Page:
He said he followed his older brother into theater in middle school in his native New Jersey and has, with a few gaps for other priorities, been involved in theater one way or another ever since.
His induction into directing, however, was a reluctant one.
“I was a newbie teacher at Mount Desert Elementary when Maryanne Van Dorn was putting on a student and teacher production of ‘The Wizard of Oz,’” Puglisi said. “She had heard I had done some theater and asked if I’d direct. ‘Ooh, no’ I told her. I just didn’t think I had the time or the confidence to take that on.
“But she pulled a smart move on me,” he said. “They started rehearsing in my classroom after school, where I’d still be working on the next day’s lesson. So, of course, I’d see something that could maybe be improved, and I’d make a suggestion, and before I knew what was happening, I was directing the thing!”
After a few years, that little student teacher show started recruiting community members for its productions and eventually became Acadia Community Theater.
ACT has stayed true to its roots and its original mission to provide the children of the Mount Desert Island community at large with a creative afterschool activity. It is now involved in three productions a year, including a popular Shakespeare by the Sea outdoor performance in collaboration with Barn Arts Collective.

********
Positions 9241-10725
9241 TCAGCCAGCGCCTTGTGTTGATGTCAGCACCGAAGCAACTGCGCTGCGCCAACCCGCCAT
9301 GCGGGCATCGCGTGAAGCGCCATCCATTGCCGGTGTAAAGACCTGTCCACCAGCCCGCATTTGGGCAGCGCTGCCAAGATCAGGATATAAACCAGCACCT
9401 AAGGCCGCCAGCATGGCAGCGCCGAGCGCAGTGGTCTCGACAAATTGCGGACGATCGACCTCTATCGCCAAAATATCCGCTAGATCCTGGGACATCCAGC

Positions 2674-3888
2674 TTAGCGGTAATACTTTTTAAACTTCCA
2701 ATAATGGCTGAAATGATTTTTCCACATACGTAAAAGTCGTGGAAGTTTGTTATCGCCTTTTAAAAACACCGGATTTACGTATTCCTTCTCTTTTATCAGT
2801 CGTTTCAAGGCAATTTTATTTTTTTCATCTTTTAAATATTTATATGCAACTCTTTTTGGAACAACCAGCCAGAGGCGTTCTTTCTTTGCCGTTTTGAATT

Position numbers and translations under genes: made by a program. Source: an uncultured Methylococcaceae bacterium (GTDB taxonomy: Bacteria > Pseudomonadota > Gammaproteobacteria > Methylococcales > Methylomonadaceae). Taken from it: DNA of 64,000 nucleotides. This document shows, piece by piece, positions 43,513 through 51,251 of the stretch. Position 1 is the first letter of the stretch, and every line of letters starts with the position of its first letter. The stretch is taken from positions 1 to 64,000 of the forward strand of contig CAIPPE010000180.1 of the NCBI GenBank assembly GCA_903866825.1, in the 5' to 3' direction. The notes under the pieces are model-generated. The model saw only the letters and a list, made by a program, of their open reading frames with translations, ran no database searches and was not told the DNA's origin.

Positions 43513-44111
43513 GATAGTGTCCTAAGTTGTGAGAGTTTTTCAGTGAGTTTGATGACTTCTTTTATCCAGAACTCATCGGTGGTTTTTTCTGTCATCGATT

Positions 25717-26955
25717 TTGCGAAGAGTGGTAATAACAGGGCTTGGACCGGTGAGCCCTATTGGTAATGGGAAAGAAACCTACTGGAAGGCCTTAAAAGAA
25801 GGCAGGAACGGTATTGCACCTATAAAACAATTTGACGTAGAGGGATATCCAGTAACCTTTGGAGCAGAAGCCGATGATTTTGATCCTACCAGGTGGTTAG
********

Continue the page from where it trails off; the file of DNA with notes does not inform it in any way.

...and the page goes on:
“Anyone who wants to participate is welcome,” said Puglisi. “The only thing we cut for is nonattendance.”
While this can limit which shows they can choose and be stressful for a director, who has to wrangle the large casts, the benefits, he said, far outweigh those drawbacks.
“Sometimes we’ve had whole families, mom, dad and the kids, in one of our shows,” Puglisi said, “I mean, how great is that?”
He also believes ACT provides some useful training both on stage and behind the scenes for youngsters who will go on to the excellent high school drama program.
“Casey [Rush, the head of MDIHS’s award-winning theater department] has been so supportive of ACT in finding rehearsal and performance times at the high school during their very busy spring schedule,” Puglisi said. “He’s a good guy, but I suspect it’s partially because he knows he’s going to be getting kids that can hit the ground running when he gets them.”
Forthofer and Griffin Graves, another high school standout who played ACTs first Jojo, are cases in point.
Neighborhood House in Northeast Harbor has been home to ACT’s Christmastime productions. Bar Harbor’s vintage, art deco Criterion Theatre has become a relatively new friend to the company, and “Seussical” will be performed there for its second weekend. Puglisi said he hopes this relationship will expand over time.
Those who want to answer the question “What are the kids up to these days?” for themselves can do so when “Seussical” is performed on the Higgins-Demas stage at Mount Desert Island High School on Friday, March 30, at 7 p.m. and Saturday, March 31, at 2 p.m. and 7 p.m. Then it skips a weekend and moves to The Criterion for performances on Friday, April 13, at 7 p.m. and Saturday, April 14, at 2 p.m. and 7 p.m.